North Carolina Banking Bill Passes — Adds Virtual Currency License RequirementsJune 21, 2018
The state of North Carolina has pushed the passage of House Bill 86 and some digital currency advocates and firms like Coinbase believe the bill makes the state more friendly towards cryptocurrency businesses. At the moment North Carolina’s House Bill 86 has been presented to Governor Roy Cooper and awaits his signature.
North Carolina House Bill 86 Includes Money Transmission Changes and Licensure Guidelines in Regard to Virtual Currencies Passes Unanimously
On June 14, 2018, North Carolina’s general assembly unanimously ratified House Bill 86 which adds new language to the state’s permissible investments and statutory trust under the Money Transmitters Act. The bill’s final revision includes legal definitions concerning virtual currencies like bitcoin and other tokens. North Carolina’s legislation also requires the licensure of businesses that work with cryptocurrency activities. Furthermore, the state’s Commissioner of Banks Ray Grace can request data from the licensed cryptocurrency firm at any time. North Carolina House Bill 86 states:
If the licensee possesses virtual currency as permissible investments under this Article, the Commissioner may at any time request that the licensee verify, in a manner acceptable to the Commissioner, aggregate virtual currency transmission obligations outstanding and virtual currency held as permissible investments, including virtual currency stored offline.
Coinbase Believes North Carolina’s Bill ‘Helps Cryptocurrency Companies Comply With the Letter of the Law’
Commissioner Grace had also helped write the revised edition which included virtual currency definitions and licensee requirements. The firm Coinbase applauded the passage of House Bill 86 and formally thanked the banking commissioner, representatives Tim Moore, Dan Bishop, Jon Hardister, Bill Rabon, Stephen Ross, Jason Saine, and Jeff Tarte for helping bolster the legislation.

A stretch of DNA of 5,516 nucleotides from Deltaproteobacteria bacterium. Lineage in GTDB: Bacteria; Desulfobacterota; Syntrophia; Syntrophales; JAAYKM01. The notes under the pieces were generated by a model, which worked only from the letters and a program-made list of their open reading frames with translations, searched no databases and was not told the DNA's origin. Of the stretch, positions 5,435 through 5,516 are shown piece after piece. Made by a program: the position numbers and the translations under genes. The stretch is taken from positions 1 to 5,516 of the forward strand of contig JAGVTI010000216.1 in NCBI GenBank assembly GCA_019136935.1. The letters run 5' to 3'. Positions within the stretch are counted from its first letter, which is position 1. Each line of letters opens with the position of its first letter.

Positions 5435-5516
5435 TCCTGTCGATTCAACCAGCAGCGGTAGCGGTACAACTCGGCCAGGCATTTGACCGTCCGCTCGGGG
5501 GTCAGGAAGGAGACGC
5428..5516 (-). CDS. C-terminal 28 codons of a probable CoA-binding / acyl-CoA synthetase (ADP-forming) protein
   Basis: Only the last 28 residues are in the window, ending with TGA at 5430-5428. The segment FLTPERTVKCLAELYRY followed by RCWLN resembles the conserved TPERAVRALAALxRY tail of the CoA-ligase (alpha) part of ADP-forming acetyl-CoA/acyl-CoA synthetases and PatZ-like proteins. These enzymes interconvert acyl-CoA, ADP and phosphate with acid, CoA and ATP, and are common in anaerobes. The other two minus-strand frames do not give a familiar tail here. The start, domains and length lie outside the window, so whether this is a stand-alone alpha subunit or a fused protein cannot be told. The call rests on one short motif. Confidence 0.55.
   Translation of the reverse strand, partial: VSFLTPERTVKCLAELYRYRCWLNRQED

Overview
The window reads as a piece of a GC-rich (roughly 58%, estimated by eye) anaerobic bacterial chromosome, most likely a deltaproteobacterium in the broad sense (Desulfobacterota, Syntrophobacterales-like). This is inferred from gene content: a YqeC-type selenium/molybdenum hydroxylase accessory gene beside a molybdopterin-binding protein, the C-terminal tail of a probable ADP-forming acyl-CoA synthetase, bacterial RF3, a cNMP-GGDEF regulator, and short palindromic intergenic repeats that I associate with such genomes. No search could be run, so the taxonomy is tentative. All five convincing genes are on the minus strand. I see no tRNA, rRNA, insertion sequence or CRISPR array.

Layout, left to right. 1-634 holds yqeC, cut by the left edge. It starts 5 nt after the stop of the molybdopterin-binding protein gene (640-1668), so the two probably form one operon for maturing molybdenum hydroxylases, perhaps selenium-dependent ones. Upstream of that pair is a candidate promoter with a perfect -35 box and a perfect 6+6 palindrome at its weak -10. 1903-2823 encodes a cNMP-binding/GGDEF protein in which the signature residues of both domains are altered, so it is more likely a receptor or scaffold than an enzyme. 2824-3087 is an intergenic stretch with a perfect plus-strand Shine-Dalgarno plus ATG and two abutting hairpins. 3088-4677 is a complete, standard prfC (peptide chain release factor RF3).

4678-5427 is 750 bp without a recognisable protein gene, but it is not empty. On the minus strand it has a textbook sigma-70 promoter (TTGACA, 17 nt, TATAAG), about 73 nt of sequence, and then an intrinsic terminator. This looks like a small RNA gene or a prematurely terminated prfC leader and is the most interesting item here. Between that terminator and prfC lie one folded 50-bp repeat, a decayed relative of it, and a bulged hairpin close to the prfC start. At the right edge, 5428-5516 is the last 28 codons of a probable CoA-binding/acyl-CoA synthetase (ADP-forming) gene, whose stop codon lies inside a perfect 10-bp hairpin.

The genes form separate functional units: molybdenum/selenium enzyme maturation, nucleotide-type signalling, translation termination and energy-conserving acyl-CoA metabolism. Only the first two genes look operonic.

“Passage of House Bill 86 exemplifies how regulators and legislators can work together to foster innovation by either licensing cryptocurrency money transmissions or exempting cryptocurrency from money transmission laws,” the Chief Legal and Compliance Officer at Coinbase, Mike Lempres said last Thursday.
By helping cryptocurrency companies comply with the letter of the law, leaders in both states are paving the way for the economic and social benefits of this new technology to flourish within their communities.
The firm also complimented the state of Wyoming for recently passing its blockchain and cryptocurrency legislation after it had issues with the state prior to the passage of Wyoming’s guidelines. A while ago Coinbase suspended its services to Wyoming residents and the firm said at the time that the state’s Division of Banking made Coinbase operations impractical. As both North Carolina and Wyoming change their money transmissions laws the state’s look like they may see more business operations due to the legislative changes.
What do you think about North Carolina’s House Bill 86? Do you think more states will adapt virtual currencies into their laws? Or do you think these regulations are bad for cryptocurrencies in general? Let us know your thoughts in the comment section below.
Images via Pixabay, Wiki Commons, North Carolina Emblem, Coinbase, and Medium.
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